In the 1970s, events related to the Watergate scandal forced the CIA to take what its officials privately called a “modified limited hang-out” and admit to some wrongdoing in order to ensure that its “family jewels” remained concealed from the public. (We still don’t really know what those “family jewels” were.) Then CIA Director Richard Helms had no choice but to admit that in the early 1960s there existed CIA collusion with Mafia hit men to assassinate Fidel Castro. The revelation was so shocking that a public outcry ensued that was loud enough to compel Congress to form the House Select Committee on Assassinations (HSCA) to look into the John F. Kennedy and Martin Luther King, Jr. assassinations.
The 6,300-page Senate Intelligence Committee study (that has languished for years outside public view), along with key sections of the “Internal Panetta Report” about the CIA’s torture program, must be made public so We the People can engage in a much delayed exercise akin to a Truth and Reconciliation commission.
Better late than never
A congressional investigation into the actions of the CIA officials responsible for this overreach must be done during this session of Congress because the whole matter will be probably dropped if the Republicans win control of the Senate this November. Senator Mitch McConnell and Senator Saxby Chambliss of Georgia, currently the Vice-Chair of the Intelligence Committee, will have little incentive as we move into 2016 to look into these egregious criminal abuses since they occurred under a Republican Administration. It will be bad optics. The shadow of George W. Bush has proven to be both dark and long.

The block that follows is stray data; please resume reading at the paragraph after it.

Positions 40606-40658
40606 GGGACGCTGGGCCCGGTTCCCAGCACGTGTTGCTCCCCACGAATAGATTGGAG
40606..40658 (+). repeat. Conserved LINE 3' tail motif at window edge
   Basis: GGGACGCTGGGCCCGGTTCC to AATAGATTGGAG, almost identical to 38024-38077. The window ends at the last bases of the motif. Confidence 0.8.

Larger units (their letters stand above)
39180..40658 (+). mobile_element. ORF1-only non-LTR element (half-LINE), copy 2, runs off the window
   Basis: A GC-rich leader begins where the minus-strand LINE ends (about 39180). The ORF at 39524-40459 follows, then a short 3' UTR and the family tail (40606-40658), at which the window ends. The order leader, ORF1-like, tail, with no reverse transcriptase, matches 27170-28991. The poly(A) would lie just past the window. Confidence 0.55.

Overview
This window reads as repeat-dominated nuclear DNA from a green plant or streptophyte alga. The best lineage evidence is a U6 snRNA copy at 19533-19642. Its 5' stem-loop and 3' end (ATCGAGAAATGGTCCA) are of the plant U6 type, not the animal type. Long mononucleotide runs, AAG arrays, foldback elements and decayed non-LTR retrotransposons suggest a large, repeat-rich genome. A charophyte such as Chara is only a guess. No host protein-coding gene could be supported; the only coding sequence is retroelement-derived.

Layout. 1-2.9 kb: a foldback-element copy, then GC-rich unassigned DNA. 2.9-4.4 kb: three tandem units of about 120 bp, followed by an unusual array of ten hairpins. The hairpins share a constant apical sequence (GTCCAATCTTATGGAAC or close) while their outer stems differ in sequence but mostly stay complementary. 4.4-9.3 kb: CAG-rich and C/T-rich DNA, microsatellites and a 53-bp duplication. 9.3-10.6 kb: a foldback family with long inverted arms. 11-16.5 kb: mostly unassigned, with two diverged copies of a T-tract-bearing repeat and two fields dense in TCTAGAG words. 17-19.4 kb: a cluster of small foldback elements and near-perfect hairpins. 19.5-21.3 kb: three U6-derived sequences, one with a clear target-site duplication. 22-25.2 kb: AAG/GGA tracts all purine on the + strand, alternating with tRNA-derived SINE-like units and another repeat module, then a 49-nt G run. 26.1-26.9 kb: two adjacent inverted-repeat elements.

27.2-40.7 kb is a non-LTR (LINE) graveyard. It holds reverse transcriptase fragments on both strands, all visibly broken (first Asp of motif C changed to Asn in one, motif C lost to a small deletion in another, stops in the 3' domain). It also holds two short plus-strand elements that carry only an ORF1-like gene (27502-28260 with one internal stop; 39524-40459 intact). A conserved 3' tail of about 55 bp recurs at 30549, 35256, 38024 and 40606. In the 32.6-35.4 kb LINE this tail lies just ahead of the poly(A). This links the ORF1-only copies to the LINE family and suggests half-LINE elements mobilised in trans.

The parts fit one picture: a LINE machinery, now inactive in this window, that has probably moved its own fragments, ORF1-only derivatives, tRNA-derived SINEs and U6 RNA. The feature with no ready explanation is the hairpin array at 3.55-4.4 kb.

The Senate must prevail in this Constitutional showdown between a secretive Executive Branch relic of the Cold War that has a long history of doing nasty things in our name. Allowing things to stand as they are will be inconsistent with the basic tenets of democracy and our system of checks and balances.
Those right-wingers and libertarians who claim to care so much about the U.S. Constitution should be up in arms and join forces with those who are calling for a public inquiry into the activities of the CIA and for the Agency to be reined in. If they become apologists for the CIA we can take it as still more evidence that the whole “movement” we’ve heard so much about since 2010 is nothing more than a Koch Brothers astroturf scam to beat up Democrats.
The moment for Truth has arrived
Evidence exists from multiple sources that the CIA lied to the American people, and CIA contractors, including doctors and psychologists who monitored prisoners, tortured human beings in our name.
This scandal should open up inquiries as big as the Church Committee hearings of the mid-1970s when the public first learned about the CIA’s working relationship with the Mafia to attempt to kill Castro and other shameful revelations, such as the destabilization of the Chilean economy that produced the conditions for the coup d’état on September 11, 1973 that brought General Augusto Pinochet to power.
In the context of the Edward Snowden leaks about the NSA vacuuming up every speck of data on everybody in the country, we should take these rogue actions of the CIA very seriously as a country.
The oversight institutions charged with protecting the public from CIA abuses have been rendered dysfunctional like so many other parts of the regulatory state.
We need new laws to keep up with the new abuses.